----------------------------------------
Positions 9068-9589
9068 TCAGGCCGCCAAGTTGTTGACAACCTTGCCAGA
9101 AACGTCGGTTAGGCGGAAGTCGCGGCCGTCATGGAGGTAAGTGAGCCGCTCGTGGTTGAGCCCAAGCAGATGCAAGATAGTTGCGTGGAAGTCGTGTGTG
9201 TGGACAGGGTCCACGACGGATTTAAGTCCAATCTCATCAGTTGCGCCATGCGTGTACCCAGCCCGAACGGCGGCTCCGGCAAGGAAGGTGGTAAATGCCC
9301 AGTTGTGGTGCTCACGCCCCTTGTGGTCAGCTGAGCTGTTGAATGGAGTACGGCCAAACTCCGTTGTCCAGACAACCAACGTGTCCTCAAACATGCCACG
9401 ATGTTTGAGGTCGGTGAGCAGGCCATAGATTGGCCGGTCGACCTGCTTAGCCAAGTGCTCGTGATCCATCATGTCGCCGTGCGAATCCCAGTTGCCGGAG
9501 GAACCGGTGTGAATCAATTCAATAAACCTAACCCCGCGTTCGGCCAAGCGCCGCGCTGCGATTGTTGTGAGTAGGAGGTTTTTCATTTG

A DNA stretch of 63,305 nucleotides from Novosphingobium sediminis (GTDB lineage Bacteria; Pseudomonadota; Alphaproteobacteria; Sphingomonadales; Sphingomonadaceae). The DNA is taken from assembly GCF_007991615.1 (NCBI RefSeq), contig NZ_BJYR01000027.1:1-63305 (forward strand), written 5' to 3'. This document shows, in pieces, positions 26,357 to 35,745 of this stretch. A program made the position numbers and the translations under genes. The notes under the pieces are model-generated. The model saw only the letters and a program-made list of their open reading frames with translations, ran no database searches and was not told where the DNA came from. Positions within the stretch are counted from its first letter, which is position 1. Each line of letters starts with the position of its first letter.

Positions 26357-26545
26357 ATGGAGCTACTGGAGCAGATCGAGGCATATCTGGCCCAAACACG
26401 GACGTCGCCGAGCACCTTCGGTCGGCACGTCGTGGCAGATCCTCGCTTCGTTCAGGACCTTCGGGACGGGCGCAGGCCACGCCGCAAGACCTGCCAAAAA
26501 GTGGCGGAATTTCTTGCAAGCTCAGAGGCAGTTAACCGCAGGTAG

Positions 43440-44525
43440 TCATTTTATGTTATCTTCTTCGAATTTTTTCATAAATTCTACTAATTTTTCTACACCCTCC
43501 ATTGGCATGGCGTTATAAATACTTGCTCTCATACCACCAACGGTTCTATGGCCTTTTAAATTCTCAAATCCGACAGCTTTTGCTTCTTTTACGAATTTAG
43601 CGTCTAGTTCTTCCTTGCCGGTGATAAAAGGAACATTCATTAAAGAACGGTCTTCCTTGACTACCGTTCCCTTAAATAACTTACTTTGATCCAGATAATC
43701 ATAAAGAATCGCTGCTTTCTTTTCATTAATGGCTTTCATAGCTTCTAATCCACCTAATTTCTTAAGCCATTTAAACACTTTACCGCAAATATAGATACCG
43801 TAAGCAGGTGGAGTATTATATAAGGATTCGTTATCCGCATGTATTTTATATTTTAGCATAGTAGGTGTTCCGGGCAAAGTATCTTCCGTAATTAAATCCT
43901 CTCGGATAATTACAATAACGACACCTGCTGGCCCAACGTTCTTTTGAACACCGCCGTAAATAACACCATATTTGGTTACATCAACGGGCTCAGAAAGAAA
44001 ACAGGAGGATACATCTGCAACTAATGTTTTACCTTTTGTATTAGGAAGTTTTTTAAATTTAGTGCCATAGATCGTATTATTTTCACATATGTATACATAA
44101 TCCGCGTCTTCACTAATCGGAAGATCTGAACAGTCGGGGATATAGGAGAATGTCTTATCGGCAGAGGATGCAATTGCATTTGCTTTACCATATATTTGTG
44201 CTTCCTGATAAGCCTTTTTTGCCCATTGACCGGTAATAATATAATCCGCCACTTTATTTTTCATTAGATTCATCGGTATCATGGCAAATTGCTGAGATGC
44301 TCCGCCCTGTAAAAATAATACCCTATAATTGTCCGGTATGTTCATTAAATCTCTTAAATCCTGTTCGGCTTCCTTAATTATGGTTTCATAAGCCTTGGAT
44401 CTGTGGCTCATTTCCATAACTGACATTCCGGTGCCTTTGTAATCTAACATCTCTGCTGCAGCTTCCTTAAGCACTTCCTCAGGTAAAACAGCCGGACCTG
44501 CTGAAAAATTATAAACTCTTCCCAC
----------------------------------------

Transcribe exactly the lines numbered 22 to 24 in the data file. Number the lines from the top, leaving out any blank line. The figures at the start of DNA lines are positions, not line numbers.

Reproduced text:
44201 CTTCCTGATAAGCCTTTTTTGCCCATTGACCGGTAATAATATAATCCGCCACTTTATTTTTCATTAGATTCATCGGTATCATGGCAAATTGCTGAGATGC
44301 TCCGCCCTGTAAAAATAATACCCTATAATTGTCCGGTATGTTCATTAAATCTCTTAAATCCTGTTCGGCTTCCTTAATTATGGTTTCATAAGCCTTGGAT
44401 CTGTGGCTCATTTCCATAACTGACATTCCGGTGCCTTTGTAATCTAACATCTCTGCTGCAGCTTCCTTAAGCACTTCCTCAGGTAAAACAGCCGGACCTG